This week marketing magazine PR Week published an article analysing how to tackle SEO.
The article tackled a range of concerns on how to navigate the complex minefield of SEO in an increasingly diverse industry. PR Week turned to Igniyte when exploring the issue of SEO in managing your online reputation.
The article itself was titled ‘Unlock the Secrets of SEO’ and provided a reasoned, industry relevant argument outlining not only why companies should be taking advantage of SEO, but how they should be doing so.
Search Engine Optimisation (SEO) is the practice of inserting relevant keywords into the text of your website, social media profile etc. This is done so that Google picks up on it and uses it to assess your sites relevance to the keyword in question. The more relevant you are, the higher you rise on the Google rankings for the search term you wish people to associate with you.
Google rankings are increasingly important as a growing number of internet users turn to the search engine to research services they require, products they want to buy etc. If you’re not on the first page of the term they’re searching for, they won’t even know you exist.
However in recent years Google has clamped down on negative SEO practices such as keyword stuffing (fitting the keyword in wherever possible with no care paid to relevance). This has seen algorithms such as Panda and Hummingbird introduced in an effort to make sure that SEO is content specific.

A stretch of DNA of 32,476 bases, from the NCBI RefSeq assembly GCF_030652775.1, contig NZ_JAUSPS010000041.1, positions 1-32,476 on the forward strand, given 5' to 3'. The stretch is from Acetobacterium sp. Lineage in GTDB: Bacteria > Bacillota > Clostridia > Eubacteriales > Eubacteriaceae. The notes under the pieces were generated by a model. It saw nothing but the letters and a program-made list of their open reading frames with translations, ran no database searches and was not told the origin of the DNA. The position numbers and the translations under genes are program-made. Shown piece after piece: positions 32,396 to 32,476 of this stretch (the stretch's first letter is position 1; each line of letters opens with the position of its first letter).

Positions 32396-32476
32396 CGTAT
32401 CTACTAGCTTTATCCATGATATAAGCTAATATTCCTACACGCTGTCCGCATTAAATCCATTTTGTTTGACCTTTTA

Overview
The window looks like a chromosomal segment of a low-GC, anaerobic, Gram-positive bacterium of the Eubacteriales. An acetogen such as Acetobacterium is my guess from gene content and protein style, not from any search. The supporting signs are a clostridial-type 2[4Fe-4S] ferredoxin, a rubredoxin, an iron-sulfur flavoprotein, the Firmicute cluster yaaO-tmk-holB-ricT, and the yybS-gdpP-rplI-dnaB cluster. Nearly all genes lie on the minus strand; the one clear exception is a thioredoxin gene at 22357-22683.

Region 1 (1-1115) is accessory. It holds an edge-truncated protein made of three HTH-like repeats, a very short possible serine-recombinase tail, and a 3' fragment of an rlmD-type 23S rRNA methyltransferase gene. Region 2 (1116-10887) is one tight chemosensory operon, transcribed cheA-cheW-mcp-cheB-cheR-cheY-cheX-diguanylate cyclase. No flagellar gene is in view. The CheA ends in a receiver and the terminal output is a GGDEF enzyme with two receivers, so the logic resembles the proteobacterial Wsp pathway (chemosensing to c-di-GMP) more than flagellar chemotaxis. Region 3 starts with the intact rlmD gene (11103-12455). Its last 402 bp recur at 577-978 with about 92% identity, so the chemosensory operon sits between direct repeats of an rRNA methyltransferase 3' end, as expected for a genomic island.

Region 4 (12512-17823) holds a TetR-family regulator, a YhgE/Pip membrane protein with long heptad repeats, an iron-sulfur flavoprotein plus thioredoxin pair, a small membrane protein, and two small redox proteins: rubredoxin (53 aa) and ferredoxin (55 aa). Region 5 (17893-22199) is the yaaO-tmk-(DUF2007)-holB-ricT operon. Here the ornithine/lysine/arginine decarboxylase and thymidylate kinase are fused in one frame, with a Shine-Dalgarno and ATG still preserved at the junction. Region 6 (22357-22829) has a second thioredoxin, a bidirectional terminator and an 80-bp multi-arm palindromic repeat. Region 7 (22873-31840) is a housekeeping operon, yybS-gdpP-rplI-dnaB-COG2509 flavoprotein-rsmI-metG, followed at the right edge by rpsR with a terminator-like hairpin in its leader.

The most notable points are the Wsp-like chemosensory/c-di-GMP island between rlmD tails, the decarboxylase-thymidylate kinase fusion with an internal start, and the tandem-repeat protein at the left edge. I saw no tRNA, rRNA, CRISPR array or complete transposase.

This has made many traditional PR agencies wary of SEO. The article refers to opinions currently in vogue among PR professionals citing SEO as one of the ‘dark arts’ and ‘the preserve of the digital equivalent of a used car salesman.’
The article then goes on to quote from Google’s current SEO guide to point out how to manage SEO in 2014. The guide says that ‘you should base your optimisation decisions first and foremost on what’s best for the visitors of your site.’ This backs up the point about needing it to be content specific; it has to benefit the reader to rank.
Managing Bad News
However it was in managing your clients bad news that PR Week turned to Igniyte. Specifically they focused on managing a page which had negative articles for a search term.
They raised a valid point which contributes to the central message of the article. She said that “positive news quickly gets on to page one” elaborating that “we encourage clients to talk about something related to their industry and comment on related issues in the news.”
With this point Igniyte showed how SEO can be used in both online reputation management and more traditional PR. Google want content to be relevant. In order to rank on page one, or to facilitate a more positive page one for your search term, you have to generate relevant content. This can be done through blogging, generating news stories, PR, social Media, weighing in on current issues etc.
What both PR Week and Igniyte highlighted this week is that SEO may have changed, but it’s hardly a dark art. It has to be relevant and the only way you can make sure that it is relevant is to get proactive, generate positive articles that will rank on Google for your search term and most importantly, don’t shy away from SEO.